Elvis is in the building. Or at least some of his treasured possessions are, as part of a pub’s collection of rare memorabilia.
The “building” is The King & Cask pub – formerly The Durham Hotel – in North Marine Road, Scarborough.
And landlord Mark Witherington’s love of Elvis is plain for all to see.
One side of the pub is a traditional 1960s style tap room, serving cask ales. The other side is a lounge based on a rock ‘n’ roll bar, including a 1964 Rock-Ola jukebox and a display of some 200 items relating to “The King”.
A former lorry driver and chauffeur, Mark has been in the pub trade for 12 years, including at The Plough in Scalby, The Grapevine cafe/bistro in Whitby and the Station pubs at Grosmont and Pickering. The developer was set to convert the once-proud but sadly rundown Durham – a real heartbreak hotel – solely into apartments until Mark stepped in with his idea for the bars (there are apartments above and below).
He and his family developed close links while at Grosmont and Whitby with the Heartbeat cast and crew, and there are
mementoes of the TV series.
But it’s Elvis who dominates – behind the bar a TV plays Elvis concerts or movies ... and on bank holiday Monday, August 29, Mark will be putting out his entire collection for the public to see when the pub officially opens. Admission is free but there will be collecting tins for the Yorkshire Air Ambulance and RNLI.
Mark, 48, and wife Tracy have acquired most of the items through official sales and auctions in the US and UK or other authenticated sources, and have been several times to
Graceland, Memphis and Tupelo, the places hallowed by Elvis fans.
Mark’s dad was aTeddy boy and his mum a modette, and his love of Elvis began when he was aged just four. “That Christmas I got a record player, and my
Uncle Rob brought round his 45s. I heard Rock-A-Hula Baby by Elvis, and I was hooked. In 1973 I was allowed to stay up to watch the live Aloha From Hawaii concert.
“I went to school with Tracy – she got into punk but Elvis has always been part of our lives.”
The couple have become friends with, among others, Elvis’ former nurse and a cousin of his, and are recognised on the collectors’ circuit. In November they will be meeting Elvis’ widow Priscilla in London, and next year, the 40th anniversary of Elvis’s death, they are planning to bring one of his old friends to Scarborough.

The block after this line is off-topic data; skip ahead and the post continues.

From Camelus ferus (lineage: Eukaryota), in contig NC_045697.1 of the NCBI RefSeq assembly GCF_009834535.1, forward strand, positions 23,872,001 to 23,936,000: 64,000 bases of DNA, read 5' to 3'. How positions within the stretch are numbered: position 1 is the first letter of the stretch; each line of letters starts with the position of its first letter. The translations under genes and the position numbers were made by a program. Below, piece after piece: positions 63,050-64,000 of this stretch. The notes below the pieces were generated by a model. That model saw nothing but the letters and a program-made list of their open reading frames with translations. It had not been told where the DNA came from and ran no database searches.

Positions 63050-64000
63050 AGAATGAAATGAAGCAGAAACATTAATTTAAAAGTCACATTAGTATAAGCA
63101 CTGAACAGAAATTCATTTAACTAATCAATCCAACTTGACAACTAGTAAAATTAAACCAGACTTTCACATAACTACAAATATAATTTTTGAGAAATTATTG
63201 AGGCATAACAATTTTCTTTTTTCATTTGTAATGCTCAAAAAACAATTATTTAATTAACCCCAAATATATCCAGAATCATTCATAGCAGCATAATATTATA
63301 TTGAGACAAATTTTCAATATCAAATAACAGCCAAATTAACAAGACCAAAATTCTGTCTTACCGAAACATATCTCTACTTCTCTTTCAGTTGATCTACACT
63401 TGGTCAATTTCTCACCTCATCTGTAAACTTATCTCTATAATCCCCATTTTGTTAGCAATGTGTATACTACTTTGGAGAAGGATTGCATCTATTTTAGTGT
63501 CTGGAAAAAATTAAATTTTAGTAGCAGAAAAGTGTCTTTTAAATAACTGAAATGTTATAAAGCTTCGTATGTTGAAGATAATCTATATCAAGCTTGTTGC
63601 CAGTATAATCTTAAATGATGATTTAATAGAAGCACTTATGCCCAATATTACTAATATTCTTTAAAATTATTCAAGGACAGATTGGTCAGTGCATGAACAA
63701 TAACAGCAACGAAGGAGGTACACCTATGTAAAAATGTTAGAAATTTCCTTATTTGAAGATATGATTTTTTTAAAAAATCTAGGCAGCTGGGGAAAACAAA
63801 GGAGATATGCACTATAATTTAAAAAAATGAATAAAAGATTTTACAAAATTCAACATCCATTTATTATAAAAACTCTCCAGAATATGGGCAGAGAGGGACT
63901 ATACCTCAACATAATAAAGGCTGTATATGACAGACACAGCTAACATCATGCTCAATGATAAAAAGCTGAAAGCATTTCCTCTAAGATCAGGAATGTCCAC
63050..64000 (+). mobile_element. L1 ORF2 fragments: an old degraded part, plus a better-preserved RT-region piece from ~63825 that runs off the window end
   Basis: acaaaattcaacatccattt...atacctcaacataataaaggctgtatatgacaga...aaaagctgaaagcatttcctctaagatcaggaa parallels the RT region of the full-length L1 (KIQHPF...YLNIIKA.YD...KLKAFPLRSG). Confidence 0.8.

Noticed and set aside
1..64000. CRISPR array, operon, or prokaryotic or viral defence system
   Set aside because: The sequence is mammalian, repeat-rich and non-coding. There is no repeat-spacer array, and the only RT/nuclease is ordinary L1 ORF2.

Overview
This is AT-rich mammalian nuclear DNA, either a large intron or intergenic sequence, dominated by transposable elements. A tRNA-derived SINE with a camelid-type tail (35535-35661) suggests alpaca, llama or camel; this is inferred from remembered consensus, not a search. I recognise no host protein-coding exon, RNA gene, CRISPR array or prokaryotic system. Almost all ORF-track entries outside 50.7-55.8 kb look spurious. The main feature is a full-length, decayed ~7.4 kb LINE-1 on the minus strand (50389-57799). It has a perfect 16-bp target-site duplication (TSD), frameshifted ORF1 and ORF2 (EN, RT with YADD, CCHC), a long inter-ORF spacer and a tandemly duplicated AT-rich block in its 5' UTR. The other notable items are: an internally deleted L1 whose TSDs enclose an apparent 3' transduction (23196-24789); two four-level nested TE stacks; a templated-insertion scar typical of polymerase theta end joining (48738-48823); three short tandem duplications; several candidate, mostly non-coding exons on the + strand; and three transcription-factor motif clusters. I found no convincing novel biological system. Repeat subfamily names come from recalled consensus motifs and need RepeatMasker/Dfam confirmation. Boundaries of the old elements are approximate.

Mark believes his is the premier Elvis collection in the North of England, and it is based on a fan’s story. There are numerous records, posters and photos, guitars, replica sunglasses, belt and jewellery, and then the authentic memorabilia, including a 1972 concert scarf, autograph, concert tickets and menus, a 1956 fan’s hat and a fan letter.
There is also a 1970s summer jacket worn by Elvis, car keys for a Cadillac given by Elvis to his infamous “Doctor Nick”, George Nichopoulos, and even a piece of carpet from Elvis’ Circle G ranch in Mississippi.
Pride of place, though, is a 14-carat gold Omega watch bought by Elvis in 1974 and gifted to his loyal sidekick Charlie Hodge. “Charlie wore it at Elvis’ last concert, in Indianapolis, six weeks before Elvis died, and it can be seen in the video of the concert. People have asked to see it and come here specially from away to try it on,” said Mark.
Normally locked away, it will be on display on Monday – under close supervision!
And if money were no object Markand Tracy would love to own an Elvis ring, costing up to £20,000.
“I think Elvis’ popularity won’t fade, even decades from now,” said Mark, who has tattoed on his arm lyrics from Suspicious Minds and Something (The Beatles hit performed by Elvis).
“Elvis liked to make people happy, and so do we. We’re bringing a little bit of Graceland and Memphis to Scarborough, and I hope people like what we’ve done. We’ve always supported charities – the lounge can be used for free by charities and we can host coffee mornings and Elvis themed parties.”